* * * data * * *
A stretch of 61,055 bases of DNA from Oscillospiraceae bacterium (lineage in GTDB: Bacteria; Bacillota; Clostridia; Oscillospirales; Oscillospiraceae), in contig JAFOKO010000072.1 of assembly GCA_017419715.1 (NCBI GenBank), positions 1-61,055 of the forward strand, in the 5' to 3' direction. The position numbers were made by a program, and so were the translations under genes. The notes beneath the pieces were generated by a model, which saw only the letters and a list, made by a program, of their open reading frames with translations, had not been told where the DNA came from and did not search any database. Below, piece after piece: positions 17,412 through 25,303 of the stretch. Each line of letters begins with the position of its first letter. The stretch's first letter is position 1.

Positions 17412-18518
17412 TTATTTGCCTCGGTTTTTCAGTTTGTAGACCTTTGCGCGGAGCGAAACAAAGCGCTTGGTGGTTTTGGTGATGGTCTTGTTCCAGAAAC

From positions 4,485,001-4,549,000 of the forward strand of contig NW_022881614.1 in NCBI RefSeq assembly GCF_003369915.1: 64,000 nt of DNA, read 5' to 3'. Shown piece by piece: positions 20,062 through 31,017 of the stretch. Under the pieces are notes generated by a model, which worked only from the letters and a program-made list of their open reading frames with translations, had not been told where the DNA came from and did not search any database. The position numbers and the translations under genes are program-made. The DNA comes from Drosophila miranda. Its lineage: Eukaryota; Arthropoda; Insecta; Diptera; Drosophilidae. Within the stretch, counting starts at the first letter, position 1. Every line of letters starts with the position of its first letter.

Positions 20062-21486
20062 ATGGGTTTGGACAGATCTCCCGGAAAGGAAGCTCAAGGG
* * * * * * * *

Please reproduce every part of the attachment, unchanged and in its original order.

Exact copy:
A stretch of 61,055 bases of DNA from Oscillospiraceae bacterium (lineage in GTDB: Bacteria; Bacillota; Clostridia; Oscillospirales; Oscillospiraceae), in contig JAFOKO010000072.1 of assembly GCA_017419715.1 (NCBI GenBank), positions 1-61,055 of the forward strand, in the 5' to 3' direction. The position numbers were made by a program, and so were the translations under genes. The notes beneath the pieces were generated by a model, which saw only the letters and a list, made by a program, of their open reading frames with translations, had not been told where the DNA came from and did not search any database. Below, piece after piece: positions 17,412 through 25,303 of the stretch. Each line of letters begins with the position of its first letter. The stretch's first letter is position 1.

Positions 17412-18518
17412 TTATTTGCCTCGGTTTTTCAGTTTGTAGACCTTTGCGCGGAGCGAAACAAAGCGCTTGGTGGTTTTGGTGATGGTCTTGTTCCAGAAAC

From positions 4,485,001-4,549,000 of the forward strand of contig NW_022881614.1 in NCBI RefSeq assembly GCF_003369915.1: 64,000 nt of DNA, read 5' to 3'. Shown piece by piece: positions 20,062 through 31,017 of the stretch. Under the pieces are notes generated by a model, which worked only from the letters and a program-made list of their open reading frames with translations, had not been told where the DNA came from and did not search any database. The position numbers and the translations under genes are program-made. The DNA comes from Drosophila miranda. Its lineage: Eukaryota; Arthropoda; Insecta; Diptera; Drosophilidae. Within the stretch, counting starts at the first letter, position 1. Every line of letters starts with the position of its first letter.

Positions 20062-21486
20062 ATGGGTTTGGACAGATCTCCCGGAAAGGAAGCTCAAGGG